August 2009

August 1, 2009

From Michael Warner, English Department Chair

– We welcome three new assistant professors to our ladder faculty this fall.  Ian Cornelius, who recently completed his Ph.D. from Penn, is a medievalist specializing in the social dimensions of the alliterative verse revival.  Sam See, who received his degree from UCLA, works on queer ideas of nature in transatlantic modernism.  R. John Williams, from UC-Irvine, studies the way rival conceptions of technology govern American representations of Asia and Asian-Americans, in literature and film.

– Lee Patterson retired from the full-time faculty and is now Frederick W. Hilles Professor Emeritus.  One of the most eminent scholars in medieval literature, he taught at Yale (where he also received his degree) from 1994 to the present.  Among his books are Negotiating the Past: The Historical Understanding of Medieval Literature (1987); Chaucer and the Subject of History (1991); Putting the Wife in Her Place (The Matthews Lectures, 1996); and Temporal Circumstances: Form and History in Chaucer’s Poetry (2006).  He now devotes himself largely to work with the Special Olympics.

Jessica Brantley had a banner year in 2008-9:  she received tenure, completed a research fellowship at the National Humanities Center, and in June gave birth to David Nathaniel Brantley Fulton.

Stefanie Markovits has been promoted to Associate Professor of English.  Her book The Crimean War in the British Imagination is due out in September 2009.

– Tanya Agathocleous has departed our faculty in order to take a tenure-track job at Hunter College in New York.

– Elizabeth Alexander delivered the inaugural poem, “Praise Song for the Day,” at President Barack Obama’s inaugural on January 20.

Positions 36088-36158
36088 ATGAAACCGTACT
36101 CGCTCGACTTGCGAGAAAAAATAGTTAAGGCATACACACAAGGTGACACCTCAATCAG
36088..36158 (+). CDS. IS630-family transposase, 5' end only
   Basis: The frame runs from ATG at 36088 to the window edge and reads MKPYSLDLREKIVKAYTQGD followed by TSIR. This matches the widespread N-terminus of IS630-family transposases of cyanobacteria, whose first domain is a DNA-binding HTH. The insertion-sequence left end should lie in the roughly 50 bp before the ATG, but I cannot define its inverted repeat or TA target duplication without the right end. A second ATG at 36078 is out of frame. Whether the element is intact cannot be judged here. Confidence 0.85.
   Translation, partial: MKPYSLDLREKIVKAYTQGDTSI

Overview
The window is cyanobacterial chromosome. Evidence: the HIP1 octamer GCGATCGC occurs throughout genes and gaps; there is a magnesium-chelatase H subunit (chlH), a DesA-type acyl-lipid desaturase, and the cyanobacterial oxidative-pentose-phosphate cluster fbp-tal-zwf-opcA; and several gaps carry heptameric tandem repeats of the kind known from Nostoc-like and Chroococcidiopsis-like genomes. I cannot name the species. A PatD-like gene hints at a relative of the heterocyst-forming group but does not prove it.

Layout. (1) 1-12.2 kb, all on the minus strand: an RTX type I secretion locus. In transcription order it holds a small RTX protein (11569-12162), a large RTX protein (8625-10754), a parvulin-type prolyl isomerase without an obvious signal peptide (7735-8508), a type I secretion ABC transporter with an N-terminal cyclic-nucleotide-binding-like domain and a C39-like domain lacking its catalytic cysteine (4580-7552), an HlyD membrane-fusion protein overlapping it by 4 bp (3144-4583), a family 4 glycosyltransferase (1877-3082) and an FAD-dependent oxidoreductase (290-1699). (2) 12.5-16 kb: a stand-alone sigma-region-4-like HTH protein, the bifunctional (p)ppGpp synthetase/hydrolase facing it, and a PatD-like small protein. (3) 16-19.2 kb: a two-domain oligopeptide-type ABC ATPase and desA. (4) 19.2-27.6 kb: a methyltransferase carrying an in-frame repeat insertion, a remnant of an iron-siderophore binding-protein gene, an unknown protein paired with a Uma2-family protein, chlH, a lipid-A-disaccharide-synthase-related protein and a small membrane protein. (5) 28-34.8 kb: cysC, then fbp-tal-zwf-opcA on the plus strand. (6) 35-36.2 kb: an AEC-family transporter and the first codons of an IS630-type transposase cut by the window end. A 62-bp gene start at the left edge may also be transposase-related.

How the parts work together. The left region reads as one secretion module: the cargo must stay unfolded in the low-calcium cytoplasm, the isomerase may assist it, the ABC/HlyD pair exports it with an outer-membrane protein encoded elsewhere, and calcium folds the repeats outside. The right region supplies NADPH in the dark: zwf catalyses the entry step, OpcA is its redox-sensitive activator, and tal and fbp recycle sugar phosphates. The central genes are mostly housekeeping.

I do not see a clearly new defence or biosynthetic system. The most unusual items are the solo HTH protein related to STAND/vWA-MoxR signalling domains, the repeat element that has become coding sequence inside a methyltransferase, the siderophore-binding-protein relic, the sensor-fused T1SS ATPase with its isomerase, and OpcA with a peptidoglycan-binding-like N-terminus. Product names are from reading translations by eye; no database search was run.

David Scott Kastan, who joined us from Columbia in the fall of 2008, has been appointed the George M. Bodman Professor of English in recognition of his outstanding record as a scholar and teacher of Shakespeare.

– It was my own honor to be named the Seymour H. Knox Professor of English.

– J. D. McClatchy has been elected to a three-year term as president of the American Academy of Arts and Letters.  He becomes the 55th president of this distinguished institution.  For a full news release, click here:

– Ruth Yeazell has been elected to the American Academy of Arts and Sciences.

– Fred Strebeigh has been chosen by Yale College as the recipient of the Richard H. Brodhead Prize for Teaching Excellence by a non-ladder faculty member.  

– Elliott Visconsi has been chosen by the Graduate School and GSA as one of three recipients of the Graduate Mentor Award.

– Alastair Minnis is spending the fall in China, teaching in the Yale program at Peking University (Beida) in Beijing.

*  Several of our faculty have published new books.  Marc Robinson’s The American Play: 1787-2000 came out from Yale University Press.  Yale has also just released Caleb Smith’s The Prison and the American Imagination.  Fred Strebeigh published Equal:  Women Reshape American Law with Norton.  And Linda Peterson’s Becoming a Woman of Letters: Myths of Authorship and Facts of the Victorian Market appeared from Princeton University Press.

– Sue Penney succeeded the recently retired Diane Repak as the department’s business manager.  After gracefully navigating an eventful year of transition during budget crisis, she has already become indispensable to us all.

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